Demand for financing is picking up among the small business community. The latest Small Business Credit Survey finds that 43% of employer firms applied for financing in the past 12 months (compared to 40% in 2017) with 42% seeking a business line of credit and 22% applying for loans through the Small Business Administration (SBA).
These popular forms of financing are available from most banks, but how do you know which one is right for you?
If you’re seeking financing to grow your business, here’s a closer look at some of the factors to consider when choosing a line of credit vs. an SBA loan.
If you need funding faster
Sometimes there just aren’t enough funds right when you need it. You might be waiting for a large client to pay their invoice, or you might need to purchase a new piece of equipment to replace a broken one. How you handle situations like these directly impacts the long-term stability of your business.
SBA loans, while popular, aren’t always ideal if you need funds in a hurry.
It’s important to know that the SBA doesn’t directly lend you the funds if you’re approved for a loan. Instead, they provide a guarantee to an SBA-approved lender. These lenders have their own evaluation process which can take weeks to complete. If approved, the loan application must then be authorized by the SBA. The whole process may take between 60 to 90 days before funds are deposited in your account.
In contrast, if you have a pre-approved line of credit in place (which can happen in a matter of minutes) you can access business funds as and when you need them often as soon as the next business day.
If you haven’t been in business long
Access to operational capital is important to younger businesses who lack the cash flow or margins to self-fund growth. How does that affect your choice of financing? If you’re considering an SBA loan, your business should be at least two years old to qualify. Many lenders apply the same requirement to business lines of credit. However, new innovations in fintech are expanding access to credit to businesses who have been in business for a short while.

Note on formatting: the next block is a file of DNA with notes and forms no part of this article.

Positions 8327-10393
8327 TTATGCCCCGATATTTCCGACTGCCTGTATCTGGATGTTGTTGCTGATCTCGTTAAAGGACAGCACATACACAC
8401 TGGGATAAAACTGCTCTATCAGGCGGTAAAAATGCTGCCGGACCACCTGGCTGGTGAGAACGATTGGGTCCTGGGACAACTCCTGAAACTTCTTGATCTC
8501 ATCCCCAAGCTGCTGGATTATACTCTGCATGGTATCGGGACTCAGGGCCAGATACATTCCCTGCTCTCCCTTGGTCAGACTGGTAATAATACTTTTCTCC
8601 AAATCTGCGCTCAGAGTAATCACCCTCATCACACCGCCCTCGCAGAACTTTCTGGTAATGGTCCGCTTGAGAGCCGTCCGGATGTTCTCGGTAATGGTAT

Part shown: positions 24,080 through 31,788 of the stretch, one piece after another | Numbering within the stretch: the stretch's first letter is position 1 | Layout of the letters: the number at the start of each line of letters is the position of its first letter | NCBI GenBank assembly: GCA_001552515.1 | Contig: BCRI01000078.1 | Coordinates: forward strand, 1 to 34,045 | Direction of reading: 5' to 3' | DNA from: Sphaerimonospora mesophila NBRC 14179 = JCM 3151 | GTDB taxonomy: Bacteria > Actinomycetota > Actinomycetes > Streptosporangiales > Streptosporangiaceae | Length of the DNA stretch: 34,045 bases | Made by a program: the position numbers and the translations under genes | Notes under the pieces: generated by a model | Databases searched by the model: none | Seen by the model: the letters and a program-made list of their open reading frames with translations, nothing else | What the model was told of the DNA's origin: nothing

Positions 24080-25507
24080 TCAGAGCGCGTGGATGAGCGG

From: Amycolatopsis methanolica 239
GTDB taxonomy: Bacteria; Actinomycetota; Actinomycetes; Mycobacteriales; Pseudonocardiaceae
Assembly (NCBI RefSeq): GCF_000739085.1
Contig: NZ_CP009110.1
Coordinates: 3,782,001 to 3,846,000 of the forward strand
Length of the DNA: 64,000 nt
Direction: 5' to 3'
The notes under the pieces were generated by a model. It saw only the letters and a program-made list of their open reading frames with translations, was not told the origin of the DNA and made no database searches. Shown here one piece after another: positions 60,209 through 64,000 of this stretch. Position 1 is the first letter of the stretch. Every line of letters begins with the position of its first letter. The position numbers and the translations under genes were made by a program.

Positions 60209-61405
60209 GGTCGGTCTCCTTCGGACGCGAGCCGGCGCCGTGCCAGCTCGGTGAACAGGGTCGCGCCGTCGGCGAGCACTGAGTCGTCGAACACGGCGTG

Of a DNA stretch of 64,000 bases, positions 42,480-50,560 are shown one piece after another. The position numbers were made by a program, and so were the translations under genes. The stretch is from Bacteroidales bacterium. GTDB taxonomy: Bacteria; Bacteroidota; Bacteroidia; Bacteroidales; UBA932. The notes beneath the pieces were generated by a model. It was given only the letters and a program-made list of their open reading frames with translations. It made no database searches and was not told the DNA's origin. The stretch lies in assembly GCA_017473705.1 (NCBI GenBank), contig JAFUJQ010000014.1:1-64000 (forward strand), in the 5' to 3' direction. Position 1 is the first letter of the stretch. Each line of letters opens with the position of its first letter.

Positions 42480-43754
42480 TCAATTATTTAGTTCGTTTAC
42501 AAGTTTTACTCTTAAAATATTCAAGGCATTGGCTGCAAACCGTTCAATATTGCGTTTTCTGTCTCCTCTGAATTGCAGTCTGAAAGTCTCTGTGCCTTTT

If you want flexibility in how you spend your funds
If you need a large injection of capital to purchase real estate, new equipment, or buy land, SBA loans can be used for a wide range of expenses up to $5 million. However, during the application process, you’ll need a solid business plan to demonstrate why you need the loan and how you intend to spend the funds, which may limit your options to a very specific purchase.
You can use a business line of credit to fund similar ventures as an SBA loan, but unlike with an SBA loan, there is greater flexibility in how you can use those funds. If approved you can use a line of credit for any business purpose, such as funding equipment, buying inventory, and supporting your hiring, marketing, and other short- or long-term growth plans.
Although credit limits are lower than most SBA loans, ranging from $5,000 to $500,000, they are revolving, meaning you can tap into them again and again. Once you’ve paid back what you borrowed you still have access to the original approved loan amount for other investments, unlike an SBA loan which has a one-time use.